Comcast hijacks browsers for Big Content -

Because no one in the US thought it was a good idea to reign in Big Content, it is now acceptable for an ISP to hijack a suspect pirate's browser.

The ISP Comcast has revealed how it will deal with its customers under the new six strikes and you're out law.

After four alerts the ISP will hijack web browsers of suspected serial pirates with annoying pop-ups. This will effectively make it impossible to browse the internet. The pop-up will only go away after the customer "resolves the issue" with a Customer Security Assurance professional.

In common with other ISPs, Comcast will start out with friendly alerts informing customers that their account has been used to share copyrighted material, accompanied with an email listing details of the alleged infringement.

But after four warnings, repeated offenders will then enter the "mitigation phase" during which their service will be interrupted.

It is not clear how customers will be able to resolve the matter and what they will have to do remains a mystery.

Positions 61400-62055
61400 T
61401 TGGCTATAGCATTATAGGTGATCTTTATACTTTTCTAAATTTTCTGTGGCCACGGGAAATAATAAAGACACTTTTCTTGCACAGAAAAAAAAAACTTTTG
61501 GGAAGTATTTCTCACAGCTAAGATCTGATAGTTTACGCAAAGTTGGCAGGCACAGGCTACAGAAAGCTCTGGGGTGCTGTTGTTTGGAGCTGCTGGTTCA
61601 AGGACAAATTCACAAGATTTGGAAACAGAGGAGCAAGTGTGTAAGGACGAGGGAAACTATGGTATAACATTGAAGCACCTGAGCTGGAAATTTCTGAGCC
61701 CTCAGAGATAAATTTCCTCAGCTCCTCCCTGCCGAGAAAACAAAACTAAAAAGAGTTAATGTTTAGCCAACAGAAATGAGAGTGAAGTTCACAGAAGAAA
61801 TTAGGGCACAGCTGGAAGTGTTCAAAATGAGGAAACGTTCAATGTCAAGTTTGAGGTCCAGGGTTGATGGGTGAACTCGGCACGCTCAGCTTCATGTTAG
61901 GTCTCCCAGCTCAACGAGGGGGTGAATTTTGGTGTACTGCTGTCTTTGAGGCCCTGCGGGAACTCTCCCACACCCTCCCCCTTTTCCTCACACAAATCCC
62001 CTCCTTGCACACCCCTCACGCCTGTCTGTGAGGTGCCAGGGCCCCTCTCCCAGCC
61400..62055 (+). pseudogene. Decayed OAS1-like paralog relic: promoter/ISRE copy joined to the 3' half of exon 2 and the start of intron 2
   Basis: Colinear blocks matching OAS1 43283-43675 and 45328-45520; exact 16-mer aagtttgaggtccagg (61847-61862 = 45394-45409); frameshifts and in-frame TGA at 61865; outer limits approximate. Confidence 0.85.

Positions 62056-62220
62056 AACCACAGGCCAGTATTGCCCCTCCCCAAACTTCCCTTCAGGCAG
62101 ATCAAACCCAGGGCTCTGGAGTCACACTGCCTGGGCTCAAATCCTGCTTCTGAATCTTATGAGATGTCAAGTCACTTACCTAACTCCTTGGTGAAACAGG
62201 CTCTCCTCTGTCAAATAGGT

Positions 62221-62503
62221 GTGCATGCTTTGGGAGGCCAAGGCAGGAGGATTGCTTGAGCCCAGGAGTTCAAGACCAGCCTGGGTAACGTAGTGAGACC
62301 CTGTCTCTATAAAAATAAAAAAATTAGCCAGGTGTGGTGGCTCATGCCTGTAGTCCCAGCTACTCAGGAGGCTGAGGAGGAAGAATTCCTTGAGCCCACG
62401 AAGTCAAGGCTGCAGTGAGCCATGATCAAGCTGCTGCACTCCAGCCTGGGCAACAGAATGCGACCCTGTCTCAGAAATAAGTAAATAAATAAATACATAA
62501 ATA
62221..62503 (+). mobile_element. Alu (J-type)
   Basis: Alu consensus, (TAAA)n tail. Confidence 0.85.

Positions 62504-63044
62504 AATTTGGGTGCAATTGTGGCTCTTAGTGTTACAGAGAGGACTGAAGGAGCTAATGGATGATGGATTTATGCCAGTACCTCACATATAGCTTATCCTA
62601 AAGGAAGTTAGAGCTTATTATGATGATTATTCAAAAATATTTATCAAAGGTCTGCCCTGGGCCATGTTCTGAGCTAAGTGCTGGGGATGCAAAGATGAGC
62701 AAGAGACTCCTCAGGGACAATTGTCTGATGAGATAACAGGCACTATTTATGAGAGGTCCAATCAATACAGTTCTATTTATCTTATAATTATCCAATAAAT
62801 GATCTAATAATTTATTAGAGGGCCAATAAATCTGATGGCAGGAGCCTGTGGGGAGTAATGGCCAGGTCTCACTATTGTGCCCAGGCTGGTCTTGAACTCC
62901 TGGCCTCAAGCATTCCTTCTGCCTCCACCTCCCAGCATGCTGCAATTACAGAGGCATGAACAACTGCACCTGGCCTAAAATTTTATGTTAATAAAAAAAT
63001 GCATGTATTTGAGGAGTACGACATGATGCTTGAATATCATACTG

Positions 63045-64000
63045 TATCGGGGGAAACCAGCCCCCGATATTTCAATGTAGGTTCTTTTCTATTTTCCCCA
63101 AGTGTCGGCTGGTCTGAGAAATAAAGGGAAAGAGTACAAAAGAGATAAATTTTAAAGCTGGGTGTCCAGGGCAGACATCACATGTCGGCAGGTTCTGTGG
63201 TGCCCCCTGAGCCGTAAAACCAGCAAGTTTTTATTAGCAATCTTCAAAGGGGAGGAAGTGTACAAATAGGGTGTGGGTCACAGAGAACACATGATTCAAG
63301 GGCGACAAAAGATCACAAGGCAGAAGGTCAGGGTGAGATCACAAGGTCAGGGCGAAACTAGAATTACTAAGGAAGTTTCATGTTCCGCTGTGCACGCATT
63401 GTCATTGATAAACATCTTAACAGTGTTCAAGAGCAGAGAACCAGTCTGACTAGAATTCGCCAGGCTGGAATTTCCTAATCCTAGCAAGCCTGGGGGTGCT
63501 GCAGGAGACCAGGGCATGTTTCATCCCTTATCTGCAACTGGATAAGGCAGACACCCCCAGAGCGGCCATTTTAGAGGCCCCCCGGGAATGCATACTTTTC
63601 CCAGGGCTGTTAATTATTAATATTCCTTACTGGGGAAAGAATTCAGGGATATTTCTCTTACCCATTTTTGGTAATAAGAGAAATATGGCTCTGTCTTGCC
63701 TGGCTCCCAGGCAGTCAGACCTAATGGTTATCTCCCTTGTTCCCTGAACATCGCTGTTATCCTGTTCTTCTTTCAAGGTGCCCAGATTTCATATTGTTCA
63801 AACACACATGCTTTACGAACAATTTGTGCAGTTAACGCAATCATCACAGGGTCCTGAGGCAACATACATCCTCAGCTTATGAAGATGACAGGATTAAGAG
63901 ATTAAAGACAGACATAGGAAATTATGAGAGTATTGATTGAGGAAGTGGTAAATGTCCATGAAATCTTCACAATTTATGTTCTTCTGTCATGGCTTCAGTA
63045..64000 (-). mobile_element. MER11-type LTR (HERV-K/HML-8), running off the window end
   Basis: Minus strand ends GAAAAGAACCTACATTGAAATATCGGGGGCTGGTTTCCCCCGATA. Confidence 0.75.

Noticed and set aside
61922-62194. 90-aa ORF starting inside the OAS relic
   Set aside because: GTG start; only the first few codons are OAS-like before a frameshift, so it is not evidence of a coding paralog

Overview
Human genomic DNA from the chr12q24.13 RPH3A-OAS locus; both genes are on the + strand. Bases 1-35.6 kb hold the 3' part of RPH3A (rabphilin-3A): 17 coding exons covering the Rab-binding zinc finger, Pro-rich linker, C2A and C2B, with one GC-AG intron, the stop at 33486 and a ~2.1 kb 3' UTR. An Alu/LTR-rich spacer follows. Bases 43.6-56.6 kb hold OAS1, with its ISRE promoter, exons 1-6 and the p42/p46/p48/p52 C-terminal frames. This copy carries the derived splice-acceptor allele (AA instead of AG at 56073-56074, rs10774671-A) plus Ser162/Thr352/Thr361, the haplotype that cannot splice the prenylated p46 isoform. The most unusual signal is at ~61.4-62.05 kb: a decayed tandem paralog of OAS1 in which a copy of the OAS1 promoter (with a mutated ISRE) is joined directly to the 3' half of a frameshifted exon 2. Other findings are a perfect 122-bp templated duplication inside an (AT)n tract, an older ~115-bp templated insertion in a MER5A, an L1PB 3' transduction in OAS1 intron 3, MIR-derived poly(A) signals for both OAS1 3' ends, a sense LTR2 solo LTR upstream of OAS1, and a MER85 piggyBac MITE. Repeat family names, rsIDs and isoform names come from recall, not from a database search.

The ISP insists that you will not lose your account under the copyright alert program, it is just that you will not be able to use it.

Comcast assures its customers that the browser hijack system has been tested for years, and that it should work smoothly. Clearly it believes that its technology will not be sinkable.

According to Torrent Freak, the technology in question has been used to alert subscribers when their internet access device is infected by a malicious bot. It has not been tested against a user who fought against it.

Comcast can be asked to hand over IP addresses of repeat infringers if they do not stop being pirates.

The move will mean an end to the Open Wireless Movement. This has been allowing people to share their internet connection with neighbours or complete strangers.

What is more likely to happen is that VPN providers and BitTorrent proxies will make a killing. Real pirates know how to avoid detection.

It looks like the owners of automatic weapons have more freedoms in the US than those who use the internet.